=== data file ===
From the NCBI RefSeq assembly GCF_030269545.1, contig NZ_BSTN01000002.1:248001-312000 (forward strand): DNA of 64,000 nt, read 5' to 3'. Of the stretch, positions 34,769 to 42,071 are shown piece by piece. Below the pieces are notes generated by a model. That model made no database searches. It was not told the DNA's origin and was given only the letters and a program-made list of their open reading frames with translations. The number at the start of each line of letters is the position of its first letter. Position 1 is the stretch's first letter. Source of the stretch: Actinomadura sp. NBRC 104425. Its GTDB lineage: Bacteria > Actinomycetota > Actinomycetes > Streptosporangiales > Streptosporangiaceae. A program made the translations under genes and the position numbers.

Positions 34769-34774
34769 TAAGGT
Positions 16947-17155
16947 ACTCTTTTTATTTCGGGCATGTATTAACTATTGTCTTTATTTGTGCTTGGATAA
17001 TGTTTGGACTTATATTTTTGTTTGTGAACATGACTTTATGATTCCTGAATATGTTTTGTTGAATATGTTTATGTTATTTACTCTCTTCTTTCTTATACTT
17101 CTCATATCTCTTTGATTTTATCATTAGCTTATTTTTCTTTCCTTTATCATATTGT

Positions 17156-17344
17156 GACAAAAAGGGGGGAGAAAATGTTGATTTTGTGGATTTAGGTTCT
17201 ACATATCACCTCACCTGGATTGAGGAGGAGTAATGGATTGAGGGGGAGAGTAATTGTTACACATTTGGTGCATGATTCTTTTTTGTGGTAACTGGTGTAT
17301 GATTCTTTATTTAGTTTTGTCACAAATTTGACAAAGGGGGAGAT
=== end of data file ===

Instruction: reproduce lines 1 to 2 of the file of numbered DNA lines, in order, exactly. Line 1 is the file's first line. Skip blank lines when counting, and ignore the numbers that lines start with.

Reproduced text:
From the NCBI RefSeq assembly GCF_030269545.1, contig NZ_BSTN01000002.1:248001-312000 (forward strand): DNA of 64,000 nt, read 5' to 3'. Of the stretch, positions 34,769 to 42,071 are shown piece by piece. Below the pieces are notes generated by a model. That model made no database searches. It was not told the DNA's origin and was given only the letters and a program-made list of their open reading frames with translations. The number at the start of each line of letters is the position of its first letter. Position 1 is the stretch's first letter. Source of the stretch: Actinomadura sp. NBRC 104425. Its GTDB lineage: Bacteria > Actinomycetota > Actinomycetes > Streptosporangiales > Streptosporangiaceae. A program made the translations under genes and the position numbers.

Positions 34769-34774